For the REVO in particular I would suggest looking at some of the independent product reviews. Seems it's super Bulky, which is the last thing you probably want in a carry holster.

https://www.concealedcarry.com/gear/urb ... d-and-bad/
Both Riley and I had just recently talked to a different company that spent months trying to develop a holster that could be adjusted to any angle of cant but trashed the whole project when beta testers reported it was uncomfortable and too bulky. I looked at Riley and really hoped that somehow Urban Carry had overcome those obstacles. But they didn't.

a “real world” test showed that the OWB rig really as big fail in this regard is it took very little effort and time to tear the holster from the rig as the video below demonstrates:


http://www.thetruthaboutguns.com/2017/1 ... er-system/
If I’m shopping for an IWB rig one of my dominant objectives is to add as little width to that of the firearm as possible. It’s going between my pants and my body, after all, with the ultimate goal being concealment.

With a padded plush layer under a leather layer plus a Velcro layer plus another Velcro layer plus another leather layer plus another leather layer plus another leather layer — thick leather, too — the REVO practically doubles the width of this GLOCK 19.


unfortunate because it is a neat idea with the interchangeability, and adjustability, but the last thing I need is a holster that will increase that bulk rather than disguise it.

Some good recommendations above.
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Re: Revo rig ?

Postby TSiWRX » Mon May 07, 2018 12:33 pm

jeep45238 wrote:I did that just this morning! (jpee) :-P )


:lol: :lol:

Sorry, brother! It was unintentional!

(I also jfarted this morning, too! :lol: :wink: :P )

In addition to the mounting hardware maintenence (check your screws weekly), be aware that some are beyond sub-par for anything but casual wear and will quickly fail under force-on-force/grappling. I'm a huge fan of pull-the-dot snaps and some solid steel clips (the ones with a reverse 'tooth' to grab under the belt are amazing - even without a belt), and one piece kydex loops are solid as well, but do crack over time.


Yup, every bit of hardware should be inspected routinely.

For more permanent applications, some type of thread-locking method is also recommended.

And also as jeep45238 noted, there's going to be a bit of adjustment/fine-tuning required for the holster-hardware/mount -to- belt match, too. There are going to be specific setups where one or the other type of mounting hardware or means is simply less-than-idea or even untenable.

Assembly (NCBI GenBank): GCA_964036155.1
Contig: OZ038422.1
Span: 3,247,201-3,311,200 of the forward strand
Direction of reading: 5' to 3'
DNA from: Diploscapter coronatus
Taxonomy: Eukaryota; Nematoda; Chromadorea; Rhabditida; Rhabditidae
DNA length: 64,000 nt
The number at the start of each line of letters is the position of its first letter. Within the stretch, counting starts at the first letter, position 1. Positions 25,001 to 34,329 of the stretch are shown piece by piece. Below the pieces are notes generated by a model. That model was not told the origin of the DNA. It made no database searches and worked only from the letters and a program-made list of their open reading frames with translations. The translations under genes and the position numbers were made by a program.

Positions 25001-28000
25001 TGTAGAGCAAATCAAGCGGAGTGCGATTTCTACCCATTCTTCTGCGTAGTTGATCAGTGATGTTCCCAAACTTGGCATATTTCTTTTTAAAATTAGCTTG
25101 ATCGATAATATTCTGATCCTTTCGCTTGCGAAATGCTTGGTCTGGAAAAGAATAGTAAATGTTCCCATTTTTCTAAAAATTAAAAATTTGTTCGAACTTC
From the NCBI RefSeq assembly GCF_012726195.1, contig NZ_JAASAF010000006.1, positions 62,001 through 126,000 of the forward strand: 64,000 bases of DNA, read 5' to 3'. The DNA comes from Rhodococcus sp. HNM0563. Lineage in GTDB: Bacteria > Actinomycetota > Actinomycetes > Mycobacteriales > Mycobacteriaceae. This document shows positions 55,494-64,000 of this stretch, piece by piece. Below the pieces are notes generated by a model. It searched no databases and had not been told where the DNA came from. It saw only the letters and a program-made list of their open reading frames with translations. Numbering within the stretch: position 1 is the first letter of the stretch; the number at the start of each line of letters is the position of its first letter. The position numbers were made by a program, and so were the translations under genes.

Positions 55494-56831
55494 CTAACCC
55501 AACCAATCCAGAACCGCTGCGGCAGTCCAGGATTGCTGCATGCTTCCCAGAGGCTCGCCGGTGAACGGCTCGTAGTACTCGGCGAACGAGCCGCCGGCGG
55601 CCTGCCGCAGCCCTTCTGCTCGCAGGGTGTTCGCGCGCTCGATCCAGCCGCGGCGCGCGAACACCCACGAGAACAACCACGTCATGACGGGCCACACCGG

That belt is the foundation of waistline carry, and it demands perhaps even more attention (and expense) than the holster itself, but realize that there are specific considerations there that can well impact the interplay between it and your chosen holster - or at least the hardware you choose to mount that holster to the belt: viewtopic.php?p=4322750#p4322750

eddy883, overall, understand that as someone like you - someone who has "stepped onto the path" - it's more than likely that you will continually be searching for that perfect holster. :) If you're lucky, you may even find one that fits your needs just right for a few years...but find that once it's succumb to everyday-use wear-and-tear and the intense destruction that good training and dedicated self-practice can open it to, you might not be able to find that same exact replacement. :P

jeep45238's given you a couple of really top-tier Kydex-benders to follow-up with: they're not exactly cheap, but they are well-worth following up on, particularly after you've attended those first few classes and have gotten a better grasp on exactly what it may be you're looking for with a holster.

----

jeep45238 wrote:One other thing - modular holsters (once claiming to do more than one type of carry) pretty much always suck at every type of carry they advertize.


- and -

Bruenor wrote:For the REVO in particular I would suggest looking at some of the independent product reviews. Seems it's super Bulky, which is the last thing you probably want in a carry holster.....

unfortunate because it is a neat idea with the interchangeability, and adjustability, but the last thing I need is a holster that will increase that bulk rather than disguise it.


I agree - I think that the idea is a good one, but I think that the attempts made by the various manufacturers, so far, have failed: there's just too much bulk.